Lead Story… New homes have been getting larger for quite some time, since the end of the Great Recession to be exact. Conventional wisdom had held that the size of homes would shrink after the Great Recession due to more focus on affordability and reduced financial capacity of buyers. However, except for a brief blip in 2009 where new homes shrunk, it didn’t happen. Instead, mortgage credit shut off for all but the most qualified buyers (read: wealthier) which pushed builders to focus on higher-end, larger homes where mortgage financing was available rather than smaller, entry level homes where mortgage financing was scarce. This led to much hand wringing among urbanists and others that McMansions, which, in addition to being ugly are often bad investments would continue to be a dominant feature of the suburban American landscape. The starter home market has been slow at best (McMansions make crappy starter homes for a whole bunch of reasons) and many astute housing market observers have noted that we need to see decreasing new home sizes in order for that market to emerge from it’s slump. Fast forward to 2016 and it might finally be happening. From CNBC:
For the first time since the recession, home size is shrinking. Median single-family square floor area fell from the first to the second quarter of this year by 73 feet, according to the National Association of Home Builders (NAHB) and U.S. Census data. That may not sound like a lot, but it is a clear reversal in the trend of builders focusing on the higher-end buyer.
An increase in home size post-recession is normal, historically, as credit tightens and more wealthy buyers with more cash and better credit, rule the market. As with everything else in this unique housing cycle, however, the trend this time is more profound.
“This pattern was exacerbated during the current business cycle due to market weakness among first-time homebuyers,” wrote Robert Dietz, NAHB’s chief economist. “But the recent small declines in size indicate that this part of the cycle has ended and size should trend lower as builders add more entry-level homes into inventory.”
Sales of newly built homes jumped more than 12 percent in July compared to June, according to the Census, and the biggest increase was in homes priced in the mid to just below midrange. The median price of a new home sold in July fell 1 percent compared to July a year ago. Again, not a huge drop, but a reversal from the recent gains in new home prices.
“The majority of it is a question of affordability,” said Bob Youngentob, president of Maryland-based EYA, a builder concentrating largely in urban townhomes. “People want to stay in closer-in locations, at least from our experience, and closer-in locations tend to be more expensive from a land and development standpoint and so, the desire to be able to keep people in those locations is translating into smaller square footages and more efficient designs.”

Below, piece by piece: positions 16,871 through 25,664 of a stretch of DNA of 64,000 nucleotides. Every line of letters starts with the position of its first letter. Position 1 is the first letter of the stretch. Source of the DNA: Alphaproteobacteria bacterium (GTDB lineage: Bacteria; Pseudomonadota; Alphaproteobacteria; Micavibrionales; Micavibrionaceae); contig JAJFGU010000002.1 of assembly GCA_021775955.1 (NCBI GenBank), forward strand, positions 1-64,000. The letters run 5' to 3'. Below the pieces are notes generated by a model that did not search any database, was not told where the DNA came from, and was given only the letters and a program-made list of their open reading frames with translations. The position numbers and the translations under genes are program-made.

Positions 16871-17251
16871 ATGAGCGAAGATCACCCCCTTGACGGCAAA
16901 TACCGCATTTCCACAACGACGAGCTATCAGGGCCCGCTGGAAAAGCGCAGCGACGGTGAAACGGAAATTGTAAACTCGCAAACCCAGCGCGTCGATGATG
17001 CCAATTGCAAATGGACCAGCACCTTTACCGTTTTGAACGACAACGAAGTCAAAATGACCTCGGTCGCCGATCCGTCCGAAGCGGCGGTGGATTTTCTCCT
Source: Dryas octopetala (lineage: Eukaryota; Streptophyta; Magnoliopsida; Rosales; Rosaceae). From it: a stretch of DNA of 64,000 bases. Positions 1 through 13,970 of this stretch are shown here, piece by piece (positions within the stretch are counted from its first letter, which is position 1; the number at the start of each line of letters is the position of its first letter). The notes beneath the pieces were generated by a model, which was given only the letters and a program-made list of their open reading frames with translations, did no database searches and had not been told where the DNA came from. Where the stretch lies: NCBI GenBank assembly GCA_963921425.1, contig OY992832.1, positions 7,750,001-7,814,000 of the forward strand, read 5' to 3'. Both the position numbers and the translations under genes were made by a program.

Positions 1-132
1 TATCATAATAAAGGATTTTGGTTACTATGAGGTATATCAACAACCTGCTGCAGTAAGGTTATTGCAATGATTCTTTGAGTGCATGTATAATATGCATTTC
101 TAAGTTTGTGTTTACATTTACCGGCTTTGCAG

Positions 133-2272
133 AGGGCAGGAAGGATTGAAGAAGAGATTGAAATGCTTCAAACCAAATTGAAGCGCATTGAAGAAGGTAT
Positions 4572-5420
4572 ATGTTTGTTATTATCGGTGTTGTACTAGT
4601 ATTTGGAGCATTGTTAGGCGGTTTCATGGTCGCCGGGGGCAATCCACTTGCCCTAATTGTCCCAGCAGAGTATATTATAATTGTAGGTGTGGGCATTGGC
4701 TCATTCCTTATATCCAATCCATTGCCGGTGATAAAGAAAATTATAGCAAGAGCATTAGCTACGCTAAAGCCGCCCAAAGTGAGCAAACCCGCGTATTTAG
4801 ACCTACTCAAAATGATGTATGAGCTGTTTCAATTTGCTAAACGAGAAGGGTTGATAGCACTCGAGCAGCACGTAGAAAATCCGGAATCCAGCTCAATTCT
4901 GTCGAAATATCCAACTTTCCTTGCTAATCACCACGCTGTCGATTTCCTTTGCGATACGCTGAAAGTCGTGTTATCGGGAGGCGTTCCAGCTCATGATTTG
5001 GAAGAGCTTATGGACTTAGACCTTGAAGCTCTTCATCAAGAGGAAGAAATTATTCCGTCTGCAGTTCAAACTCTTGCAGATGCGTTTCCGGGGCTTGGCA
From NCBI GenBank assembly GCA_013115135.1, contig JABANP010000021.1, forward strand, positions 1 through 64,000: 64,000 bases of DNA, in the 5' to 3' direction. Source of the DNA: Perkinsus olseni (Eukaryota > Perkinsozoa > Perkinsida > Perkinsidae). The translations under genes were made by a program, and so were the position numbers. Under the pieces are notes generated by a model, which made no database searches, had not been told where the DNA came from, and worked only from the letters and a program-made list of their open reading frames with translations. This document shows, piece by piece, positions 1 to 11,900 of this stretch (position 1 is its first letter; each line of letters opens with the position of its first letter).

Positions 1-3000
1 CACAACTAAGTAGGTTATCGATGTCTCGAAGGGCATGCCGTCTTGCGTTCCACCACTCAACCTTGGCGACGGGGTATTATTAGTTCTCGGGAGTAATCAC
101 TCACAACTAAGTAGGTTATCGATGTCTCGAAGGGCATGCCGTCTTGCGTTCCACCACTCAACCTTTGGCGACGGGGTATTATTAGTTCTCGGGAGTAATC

This is undoubtedly a positive development in the market so long as the trend holds. What makes it even more significant is that the internals or the numbers behind the size reduction are also very positive. First off, new homes are getting smaller at a time when new home sales have risen to a level not seen since 2007, confirming that this isn’t a trend based on weak sales volume or diminished starts in select geographies that favor smaller units. Second, home prices fell, albeit only by 1%. Often times, falling prices are viewed as a negative. However, in this case, they should be viewed positively since, along with shrinking new home size and increased new home sales, they imply that product mix is moving in a more affordable direction. Size matters and the shrinkage that new homes are experiencing could be the best news for the US housing market in quite some time.
Much Ado About Nothing: This far, experts’ dire claims about economic calamity following the Brexit haven’t amounted to much at all in the real world.
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Alternate Universe: Only in the bizarro-world of California land use politics would construction labor unions undermine a bill that would have created substantially more construction employment opportunities.
Dumbfounded: Suburban NIMBYs oppose any and all development then act puzzled about why Millennials don’t want to move to their communities.
Consider The Source: How Jose Canseco went from baseball’s steroids king/whistle blower to Twitter’s favorite financial analyst.
There Goes the Neighborhood: There is a new startup in Silicon Valley called Legalist that relies on an algorithm to predict court cases and will fund your business-tort lawsuit in exchange for a portion of the judgement.
Worth Every Penny: In honor of National Dog Day last week, here is a breakdown of just how much we spend on our four-legged best friends.
Chart of the Day
Mom’s basement is a really popular address in New Jersey
No I Will Not Make Out With You: A Mexican teen died from a blood clot that resulted from a hickey that his girlfriend gave him.
Bad News: A new study finds that reading on the toilet is bad for you. Just like that, my reading location for much of Landmark Links’ content became an occupational hazard.
Priorities: An 18 year old girl who escaped from an Australian correctional facility messaged police via Facebook to ask them to use a better picture of her than the mug shot that they posted. She even provided a picture that she wanted them to use. Of course, police were then able to track her phone and arrested her soon after.
Video of the Day: A video taped melee on a NY subway that resulted from a crazy woman getting on a packed subway with a bucket full of hundreds of crickets and worms that she was trying to sell made me laugh so hard that I cried. And yes, I’m aware that this probably makes me a terrible person.
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